One courtship behavior documented in a small percentage of males is the practice of expressing approval of a female by yelling, honking, whistling, barking, and/or gesturing from an automobile. (For more information on the automobile, see Appendix A.)  Often validated by other male companions, or playmates, the human male indubitably interprets such courtship behaviors as fruitful.  Unaware of the detrimental effect this conduct has on their attempts at finding a suitable female, males quickly develop a false sense of confidence.  This brash assurance later causes this group of males to make increasingly impulsive decisions in regards to finding a female, frequently yielding no reward. 

Ismorr, L, Dr. (1791, Septembruary). Animal Behavior: Mating Rituals of 
the Immature Human Male.  Journal of Completely 
Legitimate Observations, 44(55), 22-33. 

It's the Quiet Ones You Have to Worry About

It was a normal day at work.  As I was emailing in the office I could hear clients chattering in the background and music playing (at a slightly louder than acceptable volume, I might add).  The security cameras were down, so a technician had arrived to remedy our situation.  For the first hour or so he worked quietly, occasionally mumbling a word or two out of frustration.  Finally, after stewing in the awkward reality that we were both sharing the same small space and yet not saying a word to each other, I decided to inquire about his progress.  (To be completely honest, I didn’t care about the progress, but I asked out of social obligation.)  What I didn’t realize was that my simple question would fuel a rant lasting more than a half hour.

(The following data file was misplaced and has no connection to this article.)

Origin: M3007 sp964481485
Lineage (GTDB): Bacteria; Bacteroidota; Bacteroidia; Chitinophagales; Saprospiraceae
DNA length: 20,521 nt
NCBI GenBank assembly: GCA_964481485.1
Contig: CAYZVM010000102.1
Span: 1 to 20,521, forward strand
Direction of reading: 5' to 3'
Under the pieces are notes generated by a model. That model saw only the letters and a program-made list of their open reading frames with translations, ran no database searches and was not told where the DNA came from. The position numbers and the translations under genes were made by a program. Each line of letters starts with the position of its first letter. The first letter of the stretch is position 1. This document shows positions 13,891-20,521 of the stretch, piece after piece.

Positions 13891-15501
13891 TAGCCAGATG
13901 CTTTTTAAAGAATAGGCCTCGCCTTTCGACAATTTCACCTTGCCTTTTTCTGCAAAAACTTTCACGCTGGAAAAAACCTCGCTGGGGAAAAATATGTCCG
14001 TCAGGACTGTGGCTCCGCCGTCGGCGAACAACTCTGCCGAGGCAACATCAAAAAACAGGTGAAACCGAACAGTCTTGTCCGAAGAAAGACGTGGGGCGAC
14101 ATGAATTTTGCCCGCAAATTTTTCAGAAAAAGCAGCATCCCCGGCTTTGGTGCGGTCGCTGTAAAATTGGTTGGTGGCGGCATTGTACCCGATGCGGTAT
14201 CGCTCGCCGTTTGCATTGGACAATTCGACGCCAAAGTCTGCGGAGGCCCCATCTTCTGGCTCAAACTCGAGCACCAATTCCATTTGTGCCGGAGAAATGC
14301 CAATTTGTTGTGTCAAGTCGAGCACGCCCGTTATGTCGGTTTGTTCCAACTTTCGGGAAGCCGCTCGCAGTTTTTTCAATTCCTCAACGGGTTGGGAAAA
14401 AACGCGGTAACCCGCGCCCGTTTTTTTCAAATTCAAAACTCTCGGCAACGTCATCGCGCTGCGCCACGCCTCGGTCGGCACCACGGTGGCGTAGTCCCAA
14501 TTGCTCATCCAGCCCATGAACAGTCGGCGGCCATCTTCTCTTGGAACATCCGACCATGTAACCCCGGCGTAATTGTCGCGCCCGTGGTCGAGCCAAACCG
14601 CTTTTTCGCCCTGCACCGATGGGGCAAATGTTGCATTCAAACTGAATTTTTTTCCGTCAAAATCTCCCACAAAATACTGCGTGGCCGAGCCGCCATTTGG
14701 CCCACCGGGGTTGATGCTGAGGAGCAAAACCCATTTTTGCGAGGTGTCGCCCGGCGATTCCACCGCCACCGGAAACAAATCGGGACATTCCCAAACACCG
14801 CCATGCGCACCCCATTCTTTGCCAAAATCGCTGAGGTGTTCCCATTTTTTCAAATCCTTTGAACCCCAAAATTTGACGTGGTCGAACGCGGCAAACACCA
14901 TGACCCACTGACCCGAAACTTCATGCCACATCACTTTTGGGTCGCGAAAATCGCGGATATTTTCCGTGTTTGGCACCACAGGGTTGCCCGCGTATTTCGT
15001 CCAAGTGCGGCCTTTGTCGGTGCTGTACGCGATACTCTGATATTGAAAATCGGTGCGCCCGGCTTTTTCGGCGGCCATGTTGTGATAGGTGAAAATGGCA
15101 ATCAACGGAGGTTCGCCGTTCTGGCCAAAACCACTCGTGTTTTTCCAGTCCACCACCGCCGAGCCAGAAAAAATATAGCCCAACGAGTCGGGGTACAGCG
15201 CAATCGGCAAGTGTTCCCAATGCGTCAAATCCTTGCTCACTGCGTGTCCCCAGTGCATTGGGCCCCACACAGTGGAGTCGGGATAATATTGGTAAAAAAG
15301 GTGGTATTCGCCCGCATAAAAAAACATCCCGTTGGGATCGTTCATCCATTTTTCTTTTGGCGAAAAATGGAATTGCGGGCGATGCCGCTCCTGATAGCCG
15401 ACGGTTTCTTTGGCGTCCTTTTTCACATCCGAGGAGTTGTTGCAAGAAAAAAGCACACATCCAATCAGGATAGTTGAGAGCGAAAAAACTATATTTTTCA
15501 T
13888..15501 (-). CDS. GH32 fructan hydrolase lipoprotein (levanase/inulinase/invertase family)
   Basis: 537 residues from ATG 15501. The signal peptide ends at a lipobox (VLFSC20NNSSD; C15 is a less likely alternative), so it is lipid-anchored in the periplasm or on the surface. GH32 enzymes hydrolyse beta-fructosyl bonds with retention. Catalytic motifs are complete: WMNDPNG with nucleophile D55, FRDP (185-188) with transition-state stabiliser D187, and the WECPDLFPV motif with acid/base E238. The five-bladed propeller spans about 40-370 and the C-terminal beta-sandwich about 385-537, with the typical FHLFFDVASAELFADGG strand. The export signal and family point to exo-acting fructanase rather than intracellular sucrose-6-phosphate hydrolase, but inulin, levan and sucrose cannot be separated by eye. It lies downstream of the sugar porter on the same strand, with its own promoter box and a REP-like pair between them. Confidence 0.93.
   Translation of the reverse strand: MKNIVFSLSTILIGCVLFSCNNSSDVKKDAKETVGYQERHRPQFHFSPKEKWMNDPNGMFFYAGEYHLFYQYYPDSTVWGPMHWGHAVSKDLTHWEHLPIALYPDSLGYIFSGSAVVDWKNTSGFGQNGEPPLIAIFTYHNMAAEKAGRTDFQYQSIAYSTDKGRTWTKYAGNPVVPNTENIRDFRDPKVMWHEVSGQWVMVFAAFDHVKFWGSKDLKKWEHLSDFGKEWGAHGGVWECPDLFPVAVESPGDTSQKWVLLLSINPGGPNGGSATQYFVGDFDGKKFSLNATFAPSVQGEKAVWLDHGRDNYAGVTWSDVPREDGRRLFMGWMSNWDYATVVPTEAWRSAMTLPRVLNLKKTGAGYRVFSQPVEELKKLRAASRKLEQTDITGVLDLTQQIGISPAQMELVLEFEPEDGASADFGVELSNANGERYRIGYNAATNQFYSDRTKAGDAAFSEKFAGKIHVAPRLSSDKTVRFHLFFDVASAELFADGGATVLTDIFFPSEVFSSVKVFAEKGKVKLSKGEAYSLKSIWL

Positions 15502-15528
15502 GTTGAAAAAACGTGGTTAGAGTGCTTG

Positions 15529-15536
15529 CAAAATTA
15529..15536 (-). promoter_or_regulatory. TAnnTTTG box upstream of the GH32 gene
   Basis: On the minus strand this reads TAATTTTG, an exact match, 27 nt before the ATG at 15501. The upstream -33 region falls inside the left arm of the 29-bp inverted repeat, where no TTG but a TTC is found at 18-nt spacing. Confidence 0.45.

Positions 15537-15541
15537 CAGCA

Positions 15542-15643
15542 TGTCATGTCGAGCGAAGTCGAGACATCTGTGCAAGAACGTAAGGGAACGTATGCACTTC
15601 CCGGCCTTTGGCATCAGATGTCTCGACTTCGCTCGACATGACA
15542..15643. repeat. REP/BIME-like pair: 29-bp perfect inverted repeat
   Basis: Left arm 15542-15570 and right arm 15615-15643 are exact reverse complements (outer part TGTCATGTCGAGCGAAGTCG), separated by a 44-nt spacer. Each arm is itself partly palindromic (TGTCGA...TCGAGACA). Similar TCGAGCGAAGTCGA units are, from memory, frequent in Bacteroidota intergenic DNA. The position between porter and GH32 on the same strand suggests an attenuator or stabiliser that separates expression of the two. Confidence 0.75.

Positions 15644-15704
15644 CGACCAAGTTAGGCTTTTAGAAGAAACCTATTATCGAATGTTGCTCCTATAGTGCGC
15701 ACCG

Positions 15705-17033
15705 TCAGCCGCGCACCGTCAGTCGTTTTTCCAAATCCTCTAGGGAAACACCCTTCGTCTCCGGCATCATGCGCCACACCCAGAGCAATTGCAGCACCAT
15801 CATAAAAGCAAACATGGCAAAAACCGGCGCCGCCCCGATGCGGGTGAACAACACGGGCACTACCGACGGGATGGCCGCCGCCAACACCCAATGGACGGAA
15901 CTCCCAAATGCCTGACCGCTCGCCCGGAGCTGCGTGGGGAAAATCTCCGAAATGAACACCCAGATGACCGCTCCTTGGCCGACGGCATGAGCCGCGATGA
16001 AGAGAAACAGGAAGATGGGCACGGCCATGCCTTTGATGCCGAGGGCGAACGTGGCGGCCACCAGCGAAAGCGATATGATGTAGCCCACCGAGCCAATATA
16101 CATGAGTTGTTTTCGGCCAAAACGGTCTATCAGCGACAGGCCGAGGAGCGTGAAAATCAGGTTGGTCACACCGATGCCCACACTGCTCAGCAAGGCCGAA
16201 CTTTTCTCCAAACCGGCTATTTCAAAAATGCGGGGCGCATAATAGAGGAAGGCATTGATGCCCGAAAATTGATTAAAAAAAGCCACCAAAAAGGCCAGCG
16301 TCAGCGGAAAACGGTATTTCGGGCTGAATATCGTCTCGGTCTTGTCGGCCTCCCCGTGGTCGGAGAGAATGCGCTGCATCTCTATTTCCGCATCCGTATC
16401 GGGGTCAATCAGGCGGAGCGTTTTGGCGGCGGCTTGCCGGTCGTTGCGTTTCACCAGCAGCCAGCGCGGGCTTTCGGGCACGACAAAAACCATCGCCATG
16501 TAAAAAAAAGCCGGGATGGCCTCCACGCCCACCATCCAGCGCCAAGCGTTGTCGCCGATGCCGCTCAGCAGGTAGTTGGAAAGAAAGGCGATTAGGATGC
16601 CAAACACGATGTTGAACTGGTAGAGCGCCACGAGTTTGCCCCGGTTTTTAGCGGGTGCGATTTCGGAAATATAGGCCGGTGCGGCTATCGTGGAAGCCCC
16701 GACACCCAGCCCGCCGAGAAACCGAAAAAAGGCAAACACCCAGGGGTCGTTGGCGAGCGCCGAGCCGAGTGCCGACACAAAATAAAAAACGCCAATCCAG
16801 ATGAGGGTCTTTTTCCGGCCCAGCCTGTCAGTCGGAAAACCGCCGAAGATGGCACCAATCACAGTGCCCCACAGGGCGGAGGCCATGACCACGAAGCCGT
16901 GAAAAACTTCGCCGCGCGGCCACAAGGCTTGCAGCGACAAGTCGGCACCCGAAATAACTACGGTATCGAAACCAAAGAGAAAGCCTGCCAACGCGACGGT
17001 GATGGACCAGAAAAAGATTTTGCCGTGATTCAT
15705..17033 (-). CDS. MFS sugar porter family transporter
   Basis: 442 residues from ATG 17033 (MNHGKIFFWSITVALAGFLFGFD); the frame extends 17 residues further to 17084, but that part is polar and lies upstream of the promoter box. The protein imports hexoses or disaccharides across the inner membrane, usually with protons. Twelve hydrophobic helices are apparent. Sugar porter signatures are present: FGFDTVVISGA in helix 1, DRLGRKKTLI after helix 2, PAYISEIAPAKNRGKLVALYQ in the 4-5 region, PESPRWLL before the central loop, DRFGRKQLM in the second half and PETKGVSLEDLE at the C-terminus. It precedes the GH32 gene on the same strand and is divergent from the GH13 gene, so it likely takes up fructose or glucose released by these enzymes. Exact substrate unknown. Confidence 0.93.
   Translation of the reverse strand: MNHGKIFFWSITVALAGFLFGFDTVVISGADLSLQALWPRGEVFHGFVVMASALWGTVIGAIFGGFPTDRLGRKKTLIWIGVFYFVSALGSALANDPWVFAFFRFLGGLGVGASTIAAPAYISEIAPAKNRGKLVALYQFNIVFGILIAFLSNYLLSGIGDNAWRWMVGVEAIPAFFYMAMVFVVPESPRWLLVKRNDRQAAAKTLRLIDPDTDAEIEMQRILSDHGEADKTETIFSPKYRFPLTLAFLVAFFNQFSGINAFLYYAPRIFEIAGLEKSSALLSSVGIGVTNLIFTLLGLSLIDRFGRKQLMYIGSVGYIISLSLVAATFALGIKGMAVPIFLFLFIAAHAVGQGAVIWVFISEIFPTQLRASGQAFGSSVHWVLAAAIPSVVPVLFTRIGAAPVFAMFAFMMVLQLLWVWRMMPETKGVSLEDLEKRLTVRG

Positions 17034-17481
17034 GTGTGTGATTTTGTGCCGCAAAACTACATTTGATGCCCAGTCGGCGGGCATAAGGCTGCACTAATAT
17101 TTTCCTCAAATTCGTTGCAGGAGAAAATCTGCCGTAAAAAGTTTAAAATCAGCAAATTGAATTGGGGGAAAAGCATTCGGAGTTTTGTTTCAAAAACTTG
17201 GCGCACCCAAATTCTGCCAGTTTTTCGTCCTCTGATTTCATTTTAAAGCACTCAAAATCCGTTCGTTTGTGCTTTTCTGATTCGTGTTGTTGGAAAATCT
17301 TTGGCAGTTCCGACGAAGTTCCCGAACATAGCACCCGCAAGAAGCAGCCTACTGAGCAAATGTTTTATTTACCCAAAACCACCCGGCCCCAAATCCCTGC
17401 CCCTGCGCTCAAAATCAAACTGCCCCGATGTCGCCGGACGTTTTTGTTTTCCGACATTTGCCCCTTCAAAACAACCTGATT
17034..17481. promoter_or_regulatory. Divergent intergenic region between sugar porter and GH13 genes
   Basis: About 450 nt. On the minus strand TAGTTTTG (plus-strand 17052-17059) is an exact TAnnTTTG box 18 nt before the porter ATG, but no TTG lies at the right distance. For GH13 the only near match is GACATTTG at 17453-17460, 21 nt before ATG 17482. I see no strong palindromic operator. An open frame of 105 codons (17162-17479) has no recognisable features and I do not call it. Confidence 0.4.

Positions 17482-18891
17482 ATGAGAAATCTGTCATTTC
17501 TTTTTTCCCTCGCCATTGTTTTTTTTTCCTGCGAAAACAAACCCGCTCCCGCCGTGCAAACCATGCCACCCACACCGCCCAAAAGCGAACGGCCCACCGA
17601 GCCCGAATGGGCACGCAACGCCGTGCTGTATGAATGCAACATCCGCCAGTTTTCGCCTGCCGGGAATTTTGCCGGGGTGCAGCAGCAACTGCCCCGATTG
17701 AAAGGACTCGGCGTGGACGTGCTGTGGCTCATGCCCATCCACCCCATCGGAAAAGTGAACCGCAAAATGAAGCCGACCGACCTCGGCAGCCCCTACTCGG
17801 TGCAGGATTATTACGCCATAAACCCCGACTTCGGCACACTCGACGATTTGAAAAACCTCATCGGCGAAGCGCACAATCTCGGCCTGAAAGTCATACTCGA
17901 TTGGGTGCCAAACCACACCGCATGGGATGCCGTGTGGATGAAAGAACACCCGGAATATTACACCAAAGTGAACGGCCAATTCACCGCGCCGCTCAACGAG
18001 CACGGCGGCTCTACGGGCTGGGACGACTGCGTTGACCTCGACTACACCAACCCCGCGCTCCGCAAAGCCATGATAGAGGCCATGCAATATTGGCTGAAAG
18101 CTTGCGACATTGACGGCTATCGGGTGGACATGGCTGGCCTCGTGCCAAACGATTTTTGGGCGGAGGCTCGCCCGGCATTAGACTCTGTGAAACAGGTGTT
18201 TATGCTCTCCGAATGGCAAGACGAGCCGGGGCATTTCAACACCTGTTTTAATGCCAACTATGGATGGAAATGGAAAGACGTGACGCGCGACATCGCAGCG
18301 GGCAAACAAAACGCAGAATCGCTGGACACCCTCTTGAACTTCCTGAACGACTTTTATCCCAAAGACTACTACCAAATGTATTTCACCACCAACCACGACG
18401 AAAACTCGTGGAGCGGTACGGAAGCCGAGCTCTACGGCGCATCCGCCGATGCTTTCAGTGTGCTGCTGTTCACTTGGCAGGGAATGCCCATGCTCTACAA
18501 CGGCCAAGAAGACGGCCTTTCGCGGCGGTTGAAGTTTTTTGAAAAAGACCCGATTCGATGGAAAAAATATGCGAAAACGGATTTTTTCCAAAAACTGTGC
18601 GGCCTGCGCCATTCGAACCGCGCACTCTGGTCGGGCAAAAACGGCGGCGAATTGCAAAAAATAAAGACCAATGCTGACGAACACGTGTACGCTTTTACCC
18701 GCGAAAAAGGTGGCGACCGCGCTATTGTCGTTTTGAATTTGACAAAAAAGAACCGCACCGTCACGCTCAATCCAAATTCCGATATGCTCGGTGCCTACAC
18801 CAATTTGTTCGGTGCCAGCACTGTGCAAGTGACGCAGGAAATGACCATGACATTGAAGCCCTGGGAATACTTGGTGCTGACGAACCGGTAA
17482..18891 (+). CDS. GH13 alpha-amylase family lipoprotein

You see, this technician had a very important agenda once I opened that can of worms.  For the next 30 minutes it was his duty to educate me about the security threats the World Wide Web so richly cultivates.  This technician described countless examples of how each computer owning citizen on this globe is being tracked.  Our information is being harvested and hijacked in order to promote and feed governmental agencies as well as internet companies and the entertainment industry.  Yes.  This is true.  The internet is used to gather information about its users, no matter how ethical or unethical it is, but this gentleman was one Julia Roberts short of starring in his own version of Conspiracy Theory. 
 
I learned about his family in that half hour.  I learned that he was networking computers throughout his house, even his children’s rooms, before broadband existed.  I learned that he purposely sabotages certain standard computer programs to dissolve any unwanted barnacle-like programs that might encrust themselves on his hard drive.   He was candid about the precautions he takes.  He was almost proud to share his tips and techniques.  He was also very fond of his homemade recipe of software he had cooked up to save him from “Big Brothers” always watchful eye. 
In all reality, there are a lot of sketchy practices when it comes to the internet.  The internet has great power in today’s culture, meaning it also has a great responsibility to protect its users and not take advantage of them.  The problem is there is a lack of accountability for the big wigs sitting pretty in their cyber mansions.  So…here’s to you, Big Brother; I know you're reading this.